When a group of volunteers from APE Malaysia visited Sepilok Discovery Centre recently, they were lucky enough to witness an amazing sight: the Giant Red Flying Squirel in full flight, just above their heads. This remarkable rodent, which is deep red in colour, is quite widesspread in South East Asia, but local habitat desctruction still poses a threat for this nocturnal species.
This GIANT RED FLYING SQUIRREL (Petaurista petaurista) glided beautifully over our heads as we watched from the canopy walk at the Rainforest Discovery Centre, Sepilok.
This rodent is deep red in colour and has a black extremities. It can grow a head and body length of up to 42 cm with a tail just as long or a little longer. It is nocturnal and arboreal, nesting in tree holes of tall rainforest trees.
To “fly”, the giant red flying squirrel will launch itself from a high point of a tree and spread the membrane between its front and hind legs, while the long tail provides stability as it glides from tree to tree. It is reported to be able to glide distances of up to 75 metres.
The diet is mainly leaves but it also eats nuts, insects, seeds and fruits, particularly the binuang and laran, both of which are among species we plant at our tree-planting sites.
Destruction of habitat is the greatest threat to this squirrel. This widely distributed species has been recorded from northern South Asia, southern China and Southeast Asia.
American International School, Hong Kong, Rainforest Discovery Centre Sandakan #EnvironementalEducation, APE Malaysia, #EnvironmentalEducation
Posted by APE Malaysia on Friday, 21 October 2016
There are some amazing wildlife internships in the pipeline for 2017 and these will be published soon. So stay tuned.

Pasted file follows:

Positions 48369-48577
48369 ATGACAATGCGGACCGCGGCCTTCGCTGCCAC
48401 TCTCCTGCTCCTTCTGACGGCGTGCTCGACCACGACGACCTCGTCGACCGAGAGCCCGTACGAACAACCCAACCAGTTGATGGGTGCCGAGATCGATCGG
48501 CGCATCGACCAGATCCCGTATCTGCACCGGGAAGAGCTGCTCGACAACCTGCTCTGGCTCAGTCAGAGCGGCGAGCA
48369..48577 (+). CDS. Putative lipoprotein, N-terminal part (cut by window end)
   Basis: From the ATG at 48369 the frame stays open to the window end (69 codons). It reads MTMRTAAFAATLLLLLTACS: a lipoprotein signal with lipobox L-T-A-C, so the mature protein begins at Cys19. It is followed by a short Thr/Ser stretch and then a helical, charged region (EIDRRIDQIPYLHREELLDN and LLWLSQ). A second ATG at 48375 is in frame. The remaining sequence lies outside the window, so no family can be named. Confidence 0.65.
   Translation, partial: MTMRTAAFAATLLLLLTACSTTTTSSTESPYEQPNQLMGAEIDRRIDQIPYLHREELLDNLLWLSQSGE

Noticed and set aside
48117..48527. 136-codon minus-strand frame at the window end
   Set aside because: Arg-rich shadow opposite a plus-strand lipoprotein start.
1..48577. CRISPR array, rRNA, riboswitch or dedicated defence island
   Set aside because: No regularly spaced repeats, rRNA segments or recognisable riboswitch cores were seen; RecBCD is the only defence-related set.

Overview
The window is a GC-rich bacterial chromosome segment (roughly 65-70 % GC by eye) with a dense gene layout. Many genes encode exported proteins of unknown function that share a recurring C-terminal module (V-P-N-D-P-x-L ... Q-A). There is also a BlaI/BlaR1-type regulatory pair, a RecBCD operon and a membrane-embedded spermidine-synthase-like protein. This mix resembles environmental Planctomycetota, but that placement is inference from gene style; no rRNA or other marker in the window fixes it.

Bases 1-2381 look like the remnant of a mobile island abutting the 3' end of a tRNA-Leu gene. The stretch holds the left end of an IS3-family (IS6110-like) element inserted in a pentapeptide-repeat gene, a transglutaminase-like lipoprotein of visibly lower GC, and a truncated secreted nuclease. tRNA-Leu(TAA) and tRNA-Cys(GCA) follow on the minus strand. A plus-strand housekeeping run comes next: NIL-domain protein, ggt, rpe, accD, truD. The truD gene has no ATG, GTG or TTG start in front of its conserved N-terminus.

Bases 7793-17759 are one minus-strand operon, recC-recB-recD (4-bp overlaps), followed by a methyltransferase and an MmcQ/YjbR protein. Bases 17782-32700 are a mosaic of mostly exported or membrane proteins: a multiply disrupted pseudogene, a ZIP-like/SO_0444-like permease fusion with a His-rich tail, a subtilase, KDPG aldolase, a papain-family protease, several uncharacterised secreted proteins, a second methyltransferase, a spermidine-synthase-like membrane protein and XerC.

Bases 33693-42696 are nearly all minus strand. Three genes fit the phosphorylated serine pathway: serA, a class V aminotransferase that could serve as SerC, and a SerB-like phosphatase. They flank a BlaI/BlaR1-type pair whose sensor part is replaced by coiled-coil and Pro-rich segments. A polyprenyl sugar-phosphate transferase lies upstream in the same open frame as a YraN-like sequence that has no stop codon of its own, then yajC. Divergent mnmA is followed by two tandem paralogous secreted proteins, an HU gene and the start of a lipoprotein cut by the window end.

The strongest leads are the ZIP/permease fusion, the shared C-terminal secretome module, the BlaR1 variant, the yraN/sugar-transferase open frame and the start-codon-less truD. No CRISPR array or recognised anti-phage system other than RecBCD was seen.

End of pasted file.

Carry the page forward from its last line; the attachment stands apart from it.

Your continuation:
In the meantime, please have a look at these opportunites for interns and full time paid jobs, for which the deadline is 31st OCTOBER 2016, so HURRY!
http://malaysianwildlife.org/about-us/blog/For all lovers of wildlife and nature travellers, the future of travel is Conservation Travel. Don’t just be an eco-tourist, as the term ‘eco-tourism’ has become a cliche for some dubious destinations and activities. Conservation Travel affirms your commitment to sustainable tourism, according to accepted guidelines from the Global Sustainable Tourism Council (GSTC). In simple terms, it means that your visit will only have a positive impact on the local environment, community and economy.
But our Malaysianwildlife.org tours go a step further, by including a specific financial contribution towards each conservation project that you visit. You can see for yourself what the money is spent on and how this is of benefit to wildlife species in their natural habitat, from the tigers in the rainforest jungle to the sea turtles on the tropical beaches. Even better, you can get involved in the action. Learn how to set up a camera trap or become an expert in spotting wildlife snares in the jungle.